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Important geography of the Gaspee attack
includes, moonlight, tides, and distances.

Moonlight. The attack came at a date and time when darkness favored the surprise attack of the raiders on the Gaspee.  In Sessions' deposition of the Gaspee crewmen the morning of the attack, they told him that by the time of the initial attack at about 12:45 a.m. on 10 June 1771,  the moon was down and that it was dark. 

Yet, as to the moonlight present, Lieutenant Governor Darius Sessions stated in his testimony that at about 9 p.m. the moon had shown very brightly in Providence on June 9th. What at first appears a discrepancy is not one. The moon at the time of the attack later that evening was different than at 9 p.m.  The attackers, with their muffled oarlocks, moved in the best possible conditions for their surprise attack, starting their movements in moonlight, but attacking in darkness.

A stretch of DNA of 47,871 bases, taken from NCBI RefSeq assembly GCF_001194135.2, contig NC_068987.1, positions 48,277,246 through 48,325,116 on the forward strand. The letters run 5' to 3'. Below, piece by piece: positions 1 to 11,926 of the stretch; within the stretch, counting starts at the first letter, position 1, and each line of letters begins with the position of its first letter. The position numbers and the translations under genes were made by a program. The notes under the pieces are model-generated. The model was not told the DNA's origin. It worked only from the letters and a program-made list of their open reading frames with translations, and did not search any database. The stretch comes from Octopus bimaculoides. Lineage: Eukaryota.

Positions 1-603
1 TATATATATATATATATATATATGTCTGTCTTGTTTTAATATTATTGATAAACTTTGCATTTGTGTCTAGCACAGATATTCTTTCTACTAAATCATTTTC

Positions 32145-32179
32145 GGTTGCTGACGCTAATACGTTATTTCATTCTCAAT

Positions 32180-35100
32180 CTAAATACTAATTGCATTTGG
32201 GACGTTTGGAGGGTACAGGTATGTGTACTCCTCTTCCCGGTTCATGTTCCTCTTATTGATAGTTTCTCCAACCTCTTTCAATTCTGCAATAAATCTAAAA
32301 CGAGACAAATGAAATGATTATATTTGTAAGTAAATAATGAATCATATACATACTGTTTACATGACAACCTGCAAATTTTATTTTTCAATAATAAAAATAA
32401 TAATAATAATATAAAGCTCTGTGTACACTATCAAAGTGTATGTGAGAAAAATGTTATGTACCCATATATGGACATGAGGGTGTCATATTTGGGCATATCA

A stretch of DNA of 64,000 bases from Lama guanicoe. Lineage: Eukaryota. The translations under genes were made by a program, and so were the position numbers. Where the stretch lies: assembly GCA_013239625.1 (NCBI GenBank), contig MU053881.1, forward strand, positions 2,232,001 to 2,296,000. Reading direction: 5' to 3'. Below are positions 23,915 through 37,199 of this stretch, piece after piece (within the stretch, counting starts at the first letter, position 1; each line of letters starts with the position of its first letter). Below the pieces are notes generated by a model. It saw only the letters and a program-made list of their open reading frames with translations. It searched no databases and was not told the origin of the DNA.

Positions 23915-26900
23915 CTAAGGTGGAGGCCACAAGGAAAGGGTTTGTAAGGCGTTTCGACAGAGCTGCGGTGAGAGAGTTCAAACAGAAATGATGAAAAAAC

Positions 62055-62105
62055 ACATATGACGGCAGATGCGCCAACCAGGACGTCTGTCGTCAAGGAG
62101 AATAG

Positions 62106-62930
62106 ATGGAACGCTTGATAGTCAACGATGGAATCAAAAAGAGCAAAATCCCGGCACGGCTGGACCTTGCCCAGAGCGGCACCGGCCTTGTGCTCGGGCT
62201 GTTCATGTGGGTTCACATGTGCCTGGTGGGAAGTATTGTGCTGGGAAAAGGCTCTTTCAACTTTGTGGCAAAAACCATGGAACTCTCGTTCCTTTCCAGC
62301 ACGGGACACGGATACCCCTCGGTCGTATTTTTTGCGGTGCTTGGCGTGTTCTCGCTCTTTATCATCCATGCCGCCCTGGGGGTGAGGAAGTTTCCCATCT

Colonial America did not have the concept of time zones. Time zones were not invented until more than a century after the Gaspee attack. Instead, colonial clocks in Providence would have been set for a local mean time (LMT), which was based on their own local meridian of longitude, in this case about 71.4 degrees west, and not for the 75 degrees west on which EST is now based.  At 9:14 p.m. LMT at Providence in 1775, the moon had an altitude of 35 degrees, which would have made it a bright light in the sky (as Sessions testified).  However, the moon was fully set by 1:00 a.m.   We doubt that the crewmen who testified as to time had any ability to know the time when they were roused from sleep to come on deck without putting on clothes for an emergency defense of the vessel. Even assuming 12:45 a.m. LMT was the literal time (to the minute) when the attack began, the moon would have peeped only 2.5 degrees above the horizon and setting fast -- certainly not providing any significant illumination.  Because sunrise on the morning of the 10th occurred at about 4:24 a.m. LMT, there was a period of about three hours of no moon or sunlight.